Category Archives: relative truth

On Daryl Hall and the Marxist Dialectic

I got a B- in Marxism in college. In fact, I’m pretty sure I pulled an all-nighter with the Cliffs Notes Communist Manifesto to pass the final exam, so I’m not sure if what I’m remembering as the Marxist dialectic is actually the Marxist dialectic, but I did learn one very important thing in Marxism 101: There is no such thing as objective truth. Marx believed that truth is relative depending on one’s material circumstances. The notion that Truth with a capital T did not exist blew my mind at age 21 and has stayed with me though the years, helping me sort out the world, though I don’t think money is the only thing that defines one’s reality.

…which brings me to the topic of last night’s Daryl Hall concert at the Mahaiwe Performing Arts Center in Great Barrington. I was never a huge Hall and Oates fan, though of course the lyrics to their many 80s neo-soul hits (Rich Girl, Kiss on My List, Sara Smile, and She’s Gone, to name but a few — the duo sold more than 60 million albums) are engraved onto my generation’s DNA.

I looooved the concert and while nostalgia was part of my response, it wasn’t the dominant element. Daryl sang a lot of his hits, but with looser, more ragged and free wheeling arrangements than the originals. The band of veteran musicians rocked. Daryl held court in what I perceived to be a relaxed, dignified, generous, soulful, and utterly seductive and charismatic manner. The upper registers of his voice aren’t what they once were, but he sang the hell out of the songs, delivering them as himself in the present, not as a washed up pop star clinging to his former glory. And he looked darn good. Whatever vitamins he’s taking: they’re working.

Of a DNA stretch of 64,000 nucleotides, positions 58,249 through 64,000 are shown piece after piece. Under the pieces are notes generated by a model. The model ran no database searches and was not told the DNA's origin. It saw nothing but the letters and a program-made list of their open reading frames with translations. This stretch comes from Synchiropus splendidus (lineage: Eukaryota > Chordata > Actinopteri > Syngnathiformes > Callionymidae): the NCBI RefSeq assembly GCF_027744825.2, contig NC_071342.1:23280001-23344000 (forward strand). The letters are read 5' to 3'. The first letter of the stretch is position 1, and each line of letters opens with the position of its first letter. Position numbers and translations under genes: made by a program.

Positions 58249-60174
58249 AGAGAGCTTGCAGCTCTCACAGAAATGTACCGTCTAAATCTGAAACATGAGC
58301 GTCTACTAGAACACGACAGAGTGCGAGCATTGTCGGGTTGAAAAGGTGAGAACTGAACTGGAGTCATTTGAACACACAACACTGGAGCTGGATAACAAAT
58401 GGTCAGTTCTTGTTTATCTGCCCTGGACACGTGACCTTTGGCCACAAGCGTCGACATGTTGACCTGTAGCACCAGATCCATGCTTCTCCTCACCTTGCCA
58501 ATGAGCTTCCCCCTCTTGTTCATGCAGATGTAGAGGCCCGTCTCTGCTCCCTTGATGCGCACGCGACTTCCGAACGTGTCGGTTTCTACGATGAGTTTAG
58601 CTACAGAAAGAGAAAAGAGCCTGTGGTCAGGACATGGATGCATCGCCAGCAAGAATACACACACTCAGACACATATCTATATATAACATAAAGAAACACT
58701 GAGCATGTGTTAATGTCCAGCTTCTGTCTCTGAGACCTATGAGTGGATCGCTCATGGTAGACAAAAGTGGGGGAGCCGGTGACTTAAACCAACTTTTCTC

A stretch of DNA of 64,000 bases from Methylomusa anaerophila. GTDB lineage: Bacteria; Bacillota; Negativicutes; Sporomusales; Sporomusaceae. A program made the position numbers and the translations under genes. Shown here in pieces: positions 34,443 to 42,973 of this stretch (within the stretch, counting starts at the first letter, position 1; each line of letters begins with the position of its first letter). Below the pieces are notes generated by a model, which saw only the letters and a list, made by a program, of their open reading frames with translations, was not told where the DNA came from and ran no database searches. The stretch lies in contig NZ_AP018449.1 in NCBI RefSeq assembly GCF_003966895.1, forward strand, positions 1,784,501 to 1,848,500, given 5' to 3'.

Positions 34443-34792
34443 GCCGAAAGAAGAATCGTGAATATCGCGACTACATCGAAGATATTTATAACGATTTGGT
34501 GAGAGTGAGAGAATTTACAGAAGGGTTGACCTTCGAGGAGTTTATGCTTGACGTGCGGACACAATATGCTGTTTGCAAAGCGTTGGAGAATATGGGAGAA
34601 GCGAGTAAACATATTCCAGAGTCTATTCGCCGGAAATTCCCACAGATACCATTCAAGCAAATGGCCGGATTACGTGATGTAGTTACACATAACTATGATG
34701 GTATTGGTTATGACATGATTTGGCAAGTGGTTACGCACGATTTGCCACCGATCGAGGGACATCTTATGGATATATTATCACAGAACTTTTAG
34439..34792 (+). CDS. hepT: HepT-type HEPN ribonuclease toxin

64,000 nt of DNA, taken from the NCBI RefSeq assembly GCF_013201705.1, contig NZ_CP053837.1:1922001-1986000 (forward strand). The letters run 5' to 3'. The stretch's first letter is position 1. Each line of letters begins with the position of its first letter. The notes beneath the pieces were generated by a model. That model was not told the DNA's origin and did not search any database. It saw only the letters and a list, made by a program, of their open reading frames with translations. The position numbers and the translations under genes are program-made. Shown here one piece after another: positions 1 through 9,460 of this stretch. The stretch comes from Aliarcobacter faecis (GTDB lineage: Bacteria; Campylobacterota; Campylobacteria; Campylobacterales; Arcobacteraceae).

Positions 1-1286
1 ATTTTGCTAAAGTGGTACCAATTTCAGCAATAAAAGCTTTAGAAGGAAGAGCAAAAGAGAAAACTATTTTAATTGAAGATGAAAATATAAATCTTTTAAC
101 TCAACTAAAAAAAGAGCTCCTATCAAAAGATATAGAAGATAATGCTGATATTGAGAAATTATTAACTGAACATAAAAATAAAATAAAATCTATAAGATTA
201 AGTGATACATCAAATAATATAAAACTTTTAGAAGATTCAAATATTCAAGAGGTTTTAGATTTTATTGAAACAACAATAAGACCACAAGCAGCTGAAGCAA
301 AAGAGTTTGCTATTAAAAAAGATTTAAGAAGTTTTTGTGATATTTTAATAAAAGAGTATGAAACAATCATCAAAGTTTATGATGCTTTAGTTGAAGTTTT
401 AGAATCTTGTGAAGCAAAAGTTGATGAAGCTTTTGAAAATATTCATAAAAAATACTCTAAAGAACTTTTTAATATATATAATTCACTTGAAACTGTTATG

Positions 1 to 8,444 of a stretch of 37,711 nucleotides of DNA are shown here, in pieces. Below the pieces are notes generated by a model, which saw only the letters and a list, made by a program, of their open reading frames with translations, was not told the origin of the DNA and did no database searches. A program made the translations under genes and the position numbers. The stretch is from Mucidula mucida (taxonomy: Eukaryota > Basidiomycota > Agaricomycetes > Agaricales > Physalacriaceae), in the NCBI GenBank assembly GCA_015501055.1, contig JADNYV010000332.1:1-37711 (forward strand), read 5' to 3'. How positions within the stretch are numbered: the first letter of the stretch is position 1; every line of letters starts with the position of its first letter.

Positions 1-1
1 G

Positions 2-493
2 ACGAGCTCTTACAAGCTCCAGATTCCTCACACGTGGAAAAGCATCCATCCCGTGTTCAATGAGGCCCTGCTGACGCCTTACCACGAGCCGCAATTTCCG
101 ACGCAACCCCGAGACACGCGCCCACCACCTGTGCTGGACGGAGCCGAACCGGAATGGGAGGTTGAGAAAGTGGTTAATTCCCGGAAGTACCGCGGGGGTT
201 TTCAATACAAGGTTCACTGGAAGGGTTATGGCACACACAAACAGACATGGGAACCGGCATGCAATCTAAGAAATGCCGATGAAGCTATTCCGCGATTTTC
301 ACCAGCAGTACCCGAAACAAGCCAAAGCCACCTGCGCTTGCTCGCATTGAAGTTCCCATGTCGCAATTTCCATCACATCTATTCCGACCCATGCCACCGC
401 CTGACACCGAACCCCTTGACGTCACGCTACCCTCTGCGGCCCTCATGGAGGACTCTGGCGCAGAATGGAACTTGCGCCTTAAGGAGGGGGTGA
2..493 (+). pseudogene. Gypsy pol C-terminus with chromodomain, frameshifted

I gather that lately he’s been broadcasting concerts from his house in nearby Dutchess County. The Mahaiwe performance felt similarly intimate and done just for the fun of it. Daryl doesn’t need to prove anything to anyone. I had the sense that he was performing because he loves music. There’s no better gift for an audience.

Soooo…I was surprised by my friend Seth’s review of the concert this morning. It’s like he saw a different show. Marx helps me understand how that was possible.

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